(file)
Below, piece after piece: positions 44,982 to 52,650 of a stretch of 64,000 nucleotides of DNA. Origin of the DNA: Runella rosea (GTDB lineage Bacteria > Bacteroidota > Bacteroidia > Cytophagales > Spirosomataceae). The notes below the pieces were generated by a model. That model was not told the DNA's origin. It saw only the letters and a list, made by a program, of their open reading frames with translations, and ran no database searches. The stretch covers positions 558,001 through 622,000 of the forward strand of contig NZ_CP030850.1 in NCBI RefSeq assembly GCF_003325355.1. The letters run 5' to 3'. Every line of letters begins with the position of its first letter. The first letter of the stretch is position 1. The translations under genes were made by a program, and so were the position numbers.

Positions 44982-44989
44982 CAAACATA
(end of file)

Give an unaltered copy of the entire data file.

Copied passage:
Below, piece after piece: positions 44,982 to 52,650 of a stretch of 64,000 nucleotides of DNA. Origin of the DNA: Runella rosea (GTDB lineage Bacteria > Bacteroidota > Bacteroidia > Cytophagales > Spirosomataceae). The notes below the pieces were generated by a model. That model was not told the DNA's origin. It saw only the letters and a list, made by a program, of their open reading frames with translations, and ran no database searches. The stretch covers positions 558,001 through 622,000 of the forward strand of contig NZ_CP030850.1 in NCBI RefSeq assembly GCF_003325355.1. The letters run 5' to 3'. Every line of letters begins with the position of its first letter. The first letter of the stretch is position 1. The translations under genes were made by a program, and so were the position numbers.

Positions 44982-44989
44982 CAAACATA